Recommendation committee fails to pick candidates leaving TJ bodies in the lurch

  • Government and parties are deliberately delaying the process as per their strategy of delay, dilute and deny justice

Kathmandu, November 8

It’s been seven months since the formation of the recommendation committee to pick new members of two transitional justice bodies, but the independent panel has not been able to take a decision.

The committee has so far collected 57 applications for the post of members and chairpersons of the Truth and Reconciliation Commission and the Commission on Investigation of Enforced Disappearances. That’s just what it has done over the past seven months, besides calling and postponing meetings.

The committee was supposed to meet yesterday too, but it was postponed by its Chairperson Om Prakash Misha, according to the panel’s Spokesperson Sharmila Karki. Karki said they would hold a meeting in next two or three days, to give final shape to the list of aspiring candidates, for publication.

This is not the first time the committee has said so. Stakeholders say the independent committee is doing nothing, but awaiting political signal for appointments in the commissions that have remained vacant since their members retired in April.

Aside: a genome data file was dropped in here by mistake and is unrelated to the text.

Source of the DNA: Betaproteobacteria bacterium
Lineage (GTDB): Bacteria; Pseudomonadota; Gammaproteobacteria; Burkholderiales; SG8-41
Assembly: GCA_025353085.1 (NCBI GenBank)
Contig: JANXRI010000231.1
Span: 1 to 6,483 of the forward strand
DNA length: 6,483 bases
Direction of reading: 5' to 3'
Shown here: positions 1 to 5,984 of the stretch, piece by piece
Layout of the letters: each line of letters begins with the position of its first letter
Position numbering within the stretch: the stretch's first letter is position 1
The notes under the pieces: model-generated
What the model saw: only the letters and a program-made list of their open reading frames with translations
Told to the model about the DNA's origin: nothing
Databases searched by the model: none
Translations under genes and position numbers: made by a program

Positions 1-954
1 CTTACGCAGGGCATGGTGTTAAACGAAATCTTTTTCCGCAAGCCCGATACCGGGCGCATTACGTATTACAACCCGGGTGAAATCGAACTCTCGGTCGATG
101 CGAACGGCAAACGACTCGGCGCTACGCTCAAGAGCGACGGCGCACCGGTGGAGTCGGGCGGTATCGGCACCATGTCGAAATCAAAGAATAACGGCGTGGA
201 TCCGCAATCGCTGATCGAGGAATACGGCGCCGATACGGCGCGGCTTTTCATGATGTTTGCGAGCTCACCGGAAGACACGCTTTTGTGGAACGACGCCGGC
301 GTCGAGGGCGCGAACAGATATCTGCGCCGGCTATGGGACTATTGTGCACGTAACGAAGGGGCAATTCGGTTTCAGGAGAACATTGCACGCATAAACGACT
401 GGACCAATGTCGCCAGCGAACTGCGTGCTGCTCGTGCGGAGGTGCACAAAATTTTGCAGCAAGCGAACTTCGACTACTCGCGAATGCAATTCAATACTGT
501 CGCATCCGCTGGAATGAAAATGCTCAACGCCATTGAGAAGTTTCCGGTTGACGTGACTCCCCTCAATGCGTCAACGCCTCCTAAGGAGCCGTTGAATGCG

Political parties had on August 21 reached an understanding whereby the CIEDP would have the same old team, while the TRC would be led by former attorney general Raman Shrestha. Conflict victims and the National Human Rights Commission, which is represented in committee, are opposed to the idea of repeating the members. The victims have warned that they would withdraw all of their 63,000 complaints if old members are brought back.

The government on September 16 presented a modality for holding broad-based consultations in all seven provinces and Kathmandu, to gather inputs for amendment to the Enforced Disappearances Inquiry, Truth and Reconciliation Commission Act-2014.

Conflict victims have also demanded that the processes appointing TRC, CIEDP members and act amendment should be taken ahead simultaneously. Both these processes have been halted thanks to the government and political parties according least priority to these issues.

Suman Adhikari, former chairperson of Conflict Victims Common Platform, said the government and parties were deliberately delaying the process under their strategy of ‘delay, dilute and deny justice’. He also said the victims had nothing to expect for the ‘rubber-stamp’ recommendation committee.

“We are also wondering what the government and parties are up to,” he said.